Marriage is about becoming one with your partner. Yet, at the same time, still being yourself. This can be a delicate balance at times when trying to stay true to who you are, without feeling like you are just living out your partner’s hopes and dreams.
People who eventually have a “mid-life crisis” do so because they aren’t living life according to their values or their potential. Marriage doesn’t mean you have to give up everything else in your life. It may require some sacrifices, but it is important to still be yourself.
Here’s an example of someone who wasn’t herself in her marriage. Mary enjoyed her husband’s company immensely. He enjoyed fishing. She’d never been fishing before she met him. She liked it at first because it was new. She chose to spend each weekend fishing with him just so she could spend time with him. Eventually she grew to dislike fishing. She gave up other opportunities to see friends and family to go fishing each weekend. She had given up all of her hobbies and had few interests. Mary just wasn’t herself anymore.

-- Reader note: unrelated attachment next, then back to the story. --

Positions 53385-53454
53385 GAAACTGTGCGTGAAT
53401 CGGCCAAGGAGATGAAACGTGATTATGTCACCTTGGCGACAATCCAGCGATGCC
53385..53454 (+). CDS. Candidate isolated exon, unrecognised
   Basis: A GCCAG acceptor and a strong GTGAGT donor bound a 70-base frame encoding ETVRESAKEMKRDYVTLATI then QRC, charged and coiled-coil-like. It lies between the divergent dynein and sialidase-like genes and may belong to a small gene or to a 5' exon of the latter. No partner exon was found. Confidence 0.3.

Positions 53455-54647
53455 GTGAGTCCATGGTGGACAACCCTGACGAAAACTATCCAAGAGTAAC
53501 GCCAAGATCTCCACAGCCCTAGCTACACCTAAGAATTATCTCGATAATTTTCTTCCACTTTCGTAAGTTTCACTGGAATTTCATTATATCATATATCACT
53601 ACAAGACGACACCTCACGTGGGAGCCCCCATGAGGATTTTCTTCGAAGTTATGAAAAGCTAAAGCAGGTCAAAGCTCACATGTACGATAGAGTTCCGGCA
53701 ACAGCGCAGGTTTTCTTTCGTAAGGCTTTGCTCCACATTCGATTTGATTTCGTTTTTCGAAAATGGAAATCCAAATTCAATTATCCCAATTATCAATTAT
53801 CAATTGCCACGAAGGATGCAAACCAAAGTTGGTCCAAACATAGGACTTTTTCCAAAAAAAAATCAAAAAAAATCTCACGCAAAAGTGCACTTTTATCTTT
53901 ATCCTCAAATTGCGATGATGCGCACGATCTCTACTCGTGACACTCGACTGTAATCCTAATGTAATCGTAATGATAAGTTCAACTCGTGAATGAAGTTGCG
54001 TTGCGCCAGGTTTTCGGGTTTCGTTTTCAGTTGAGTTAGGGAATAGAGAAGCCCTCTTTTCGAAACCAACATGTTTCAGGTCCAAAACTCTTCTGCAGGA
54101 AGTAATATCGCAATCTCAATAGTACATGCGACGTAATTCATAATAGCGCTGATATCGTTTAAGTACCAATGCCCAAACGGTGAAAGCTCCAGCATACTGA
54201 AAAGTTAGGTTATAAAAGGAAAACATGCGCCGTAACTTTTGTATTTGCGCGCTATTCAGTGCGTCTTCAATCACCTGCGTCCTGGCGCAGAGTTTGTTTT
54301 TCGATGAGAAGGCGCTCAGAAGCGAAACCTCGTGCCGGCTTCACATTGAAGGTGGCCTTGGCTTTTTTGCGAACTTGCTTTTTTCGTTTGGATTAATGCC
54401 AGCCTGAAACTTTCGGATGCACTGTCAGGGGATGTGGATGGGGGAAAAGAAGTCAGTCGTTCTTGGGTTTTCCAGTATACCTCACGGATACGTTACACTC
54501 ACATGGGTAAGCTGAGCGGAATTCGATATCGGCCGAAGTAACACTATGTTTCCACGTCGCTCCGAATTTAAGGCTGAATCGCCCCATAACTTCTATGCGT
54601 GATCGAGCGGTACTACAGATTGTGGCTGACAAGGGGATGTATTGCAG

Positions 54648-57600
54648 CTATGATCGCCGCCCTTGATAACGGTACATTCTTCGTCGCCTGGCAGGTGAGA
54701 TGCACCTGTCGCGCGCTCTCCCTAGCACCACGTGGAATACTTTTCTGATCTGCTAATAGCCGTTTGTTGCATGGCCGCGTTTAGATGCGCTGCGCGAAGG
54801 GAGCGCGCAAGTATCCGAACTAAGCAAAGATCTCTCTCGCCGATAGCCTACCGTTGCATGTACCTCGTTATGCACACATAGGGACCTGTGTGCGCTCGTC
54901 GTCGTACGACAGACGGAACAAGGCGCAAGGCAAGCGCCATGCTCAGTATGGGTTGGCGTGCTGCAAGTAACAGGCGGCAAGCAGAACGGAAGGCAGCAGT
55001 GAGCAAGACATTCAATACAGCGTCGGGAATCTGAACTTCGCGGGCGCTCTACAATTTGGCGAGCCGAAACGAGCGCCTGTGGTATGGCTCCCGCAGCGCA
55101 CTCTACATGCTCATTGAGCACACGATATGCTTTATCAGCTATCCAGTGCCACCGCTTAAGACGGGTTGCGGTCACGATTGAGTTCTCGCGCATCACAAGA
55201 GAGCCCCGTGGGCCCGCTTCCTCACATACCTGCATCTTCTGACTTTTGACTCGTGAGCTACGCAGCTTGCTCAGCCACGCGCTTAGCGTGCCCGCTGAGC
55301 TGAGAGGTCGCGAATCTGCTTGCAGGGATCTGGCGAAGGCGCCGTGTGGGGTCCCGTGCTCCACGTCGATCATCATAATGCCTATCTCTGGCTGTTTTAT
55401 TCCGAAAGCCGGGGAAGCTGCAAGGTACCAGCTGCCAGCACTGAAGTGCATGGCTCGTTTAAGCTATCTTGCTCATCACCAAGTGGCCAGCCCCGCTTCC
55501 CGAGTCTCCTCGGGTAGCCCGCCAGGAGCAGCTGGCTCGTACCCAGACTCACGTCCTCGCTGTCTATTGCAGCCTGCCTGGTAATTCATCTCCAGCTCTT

It’s healthy for you and your partner to enjoy some of the same activities and it is okay to have completely different interests outside the marriage as well. If you don’t like fishing, perhaps you could go occasionally to spend time together, but on other weekends, you could find other activities that you do enjoy doing.
Sometimes people lose sight of what they enjoy doing or how they like to spend their time. Ask yourself, what is something I used to enjoy doing? Try picking it up again. Or ask yourself, what is something new that you would like to learn how to do? Perhaps you always wanted to learn how to dance the samba. Find a class to join.
When you and your partner have some separate interests, you may find the relationship improves. You’ll have more to talk about. You’ll likely be happier as well.